Neil DeGrasse Tyson, American Museum of Natural History

Monday, 8:00 PM – 9:00 PM; Potomac Ballroom A

The public’s access to our field has historically occurred through traditional conduits of communication such as television documentaries, planetarium shows, and media reports. But in the past five years social media has arisen as a means of attracting people who would never have imagined they had an interest in the universe, or in science at all. The results are stunning and unexpected, with millions of people responding to various offerings of the universe made in these media. Twitter and Facebook lead the way, but other Internet social media have proven potent as well, including YouTube, Reddit, Google+, and, more broadly, the blogosphere. We give first-hand stories and accounts of forays on this landscape and offer suggestions on how such efforts may benefit the long-term health of modern astrophysics from having cultivated public support at its deepest levels.


His thesis:


Defending this thesis involved a discussion of memes (you know that you’ve really made it when you’re a meme!) and I can report that it is truly bizarre to watch Neil deGrasse Tyson present memes of himself. Like this one:

Apparently he does pay attention to the memes people make of him, so I encourage you to go out and be creative — and maybe your artwork will feature in his next presentation about social media. :)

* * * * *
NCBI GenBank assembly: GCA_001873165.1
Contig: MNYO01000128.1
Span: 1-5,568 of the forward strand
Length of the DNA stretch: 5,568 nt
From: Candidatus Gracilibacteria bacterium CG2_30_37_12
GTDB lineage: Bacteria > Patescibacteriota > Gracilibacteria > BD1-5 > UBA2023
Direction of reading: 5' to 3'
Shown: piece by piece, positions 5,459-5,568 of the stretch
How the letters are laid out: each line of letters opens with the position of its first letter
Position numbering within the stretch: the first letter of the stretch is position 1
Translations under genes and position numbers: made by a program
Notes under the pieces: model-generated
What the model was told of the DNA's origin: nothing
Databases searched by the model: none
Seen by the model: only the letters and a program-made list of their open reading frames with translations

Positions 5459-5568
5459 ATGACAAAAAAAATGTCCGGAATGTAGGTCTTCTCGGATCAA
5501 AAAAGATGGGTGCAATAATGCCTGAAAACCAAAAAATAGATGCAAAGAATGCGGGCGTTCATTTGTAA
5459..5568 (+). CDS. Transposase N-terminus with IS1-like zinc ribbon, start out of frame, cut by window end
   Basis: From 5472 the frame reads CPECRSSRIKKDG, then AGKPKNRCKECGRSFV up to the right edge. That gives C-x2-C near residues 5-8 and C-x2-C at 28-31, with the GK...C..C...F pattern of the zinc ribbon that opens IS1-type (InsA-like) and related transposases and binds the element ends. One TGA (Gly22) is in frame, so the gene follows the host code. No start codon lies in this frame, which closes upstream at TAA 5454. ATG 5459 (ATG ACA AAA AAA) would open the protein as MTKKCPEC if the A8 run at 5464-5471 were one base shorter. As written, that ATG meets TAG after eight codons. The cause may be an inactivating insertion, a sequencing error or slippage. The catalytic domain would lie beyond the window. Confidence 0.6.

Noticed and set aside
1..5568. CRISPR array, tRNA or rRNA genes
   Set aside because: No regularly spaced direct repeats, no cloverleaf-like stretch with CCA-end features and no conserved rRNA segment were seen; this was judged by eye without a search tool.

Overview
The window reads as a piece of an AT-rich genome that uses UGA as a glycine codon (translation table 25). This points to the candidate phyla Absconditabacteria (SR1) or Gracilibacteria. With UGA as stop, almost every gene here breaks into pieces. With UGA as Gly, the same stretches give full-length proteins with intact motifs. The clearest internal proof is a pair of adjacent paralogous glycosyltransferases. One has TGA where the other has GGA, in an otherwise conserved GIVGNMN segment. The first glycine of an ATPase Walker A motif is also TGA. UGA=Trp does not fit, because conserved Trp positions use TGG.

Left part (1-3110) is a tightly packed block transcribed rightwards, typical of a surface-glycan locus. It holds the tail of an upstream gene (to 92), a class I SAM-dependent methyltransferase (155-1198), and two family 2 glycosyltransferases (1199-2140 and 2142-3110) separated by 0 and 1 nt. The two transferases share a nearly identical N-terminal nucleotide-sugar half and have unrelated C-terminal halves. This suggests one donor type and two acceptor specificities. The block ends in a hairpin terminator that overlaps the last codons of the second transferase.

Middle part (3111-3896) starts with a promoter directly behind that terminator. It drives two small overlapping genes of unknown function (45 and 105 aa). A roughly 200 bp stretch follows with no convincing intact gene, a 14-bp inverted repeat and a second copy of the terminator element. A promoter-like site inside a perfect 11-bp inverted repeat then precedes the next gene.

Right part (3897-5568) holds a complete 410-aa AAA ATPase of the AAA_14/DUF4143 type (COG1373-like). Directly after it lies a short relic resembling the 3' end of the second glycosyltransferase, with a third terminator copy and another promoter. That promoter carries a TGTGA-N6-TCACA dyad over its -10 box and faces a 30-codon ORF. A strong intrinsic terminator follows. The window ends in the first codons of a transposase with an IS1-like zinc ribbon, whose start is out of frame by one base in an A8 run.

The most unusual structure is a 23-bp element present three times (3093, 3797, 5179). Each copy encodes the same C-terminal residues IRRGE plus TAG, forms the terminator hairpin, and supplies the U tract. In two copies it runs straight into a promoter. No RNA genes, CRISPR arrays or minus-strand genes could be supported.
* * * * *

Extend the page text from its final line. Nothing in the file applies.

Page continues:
He also told us about the time he did a few calculations to “find” Superman’s home planet within the exoplanet catalogue, and ended up in a comic:

If you have sharp eyes, you’ll notice that he was wearing this vest on stage.

He also talked about Facebook. If you have a Facebook page, you’ve heard of the page “I Fucking Love Science.” IFLS has just under nine and a half MILLION Likes, and originates from Neil Tyson’s stint on the Daily Show. 

He explained that, before getting on the show, he spent a lot of time studying Jon Stewart’s verbal habits. He paid attention to how many sentences Stewart usually grants a guest on his show before inserting a witty comment. He paid attention to what kinds of words or phrases Stewart particularly likes to pick up on. So, when he went on the show, he made sure to describe astronomy using sexually suggestive language, which prompted Stewart to say “WHY IS IT THAT WHEN YOU TALK ABOUT SCIENCE YOU TURN ME ON?” and then, “I FUCKING LOVE SCIENCE.”

Neil has a busy schedule, and after I asked my question one of his AMNH colleagues got up on stage and began dragging him off of it. As he was leaving, another member of the audience asked what he thinks the US role is in influencing international science policy, and in between steps he shouted something about how he wouldn’t claim that we have enough of an understanding of other cultures. His colleague tugged even harder on his arm, and Neil moonwalked off the stage to shrieks and applause. “ASTRONOMERS!” he yelled. “LEARN TO MOONWALK! YOU’LL NEED IT SOME DAY!”

He didn’t make it to the door, because so many people swarmed around him holding out their scientific poster labels and official conference badges for him to sign. It was the scientist equivalent of a rock concert.

My friends and I let him go, though, and we all went back up to our rooms to post pictures of the event on Facebook. With all that discussion of social media, it seemed like the appropriate thing to do.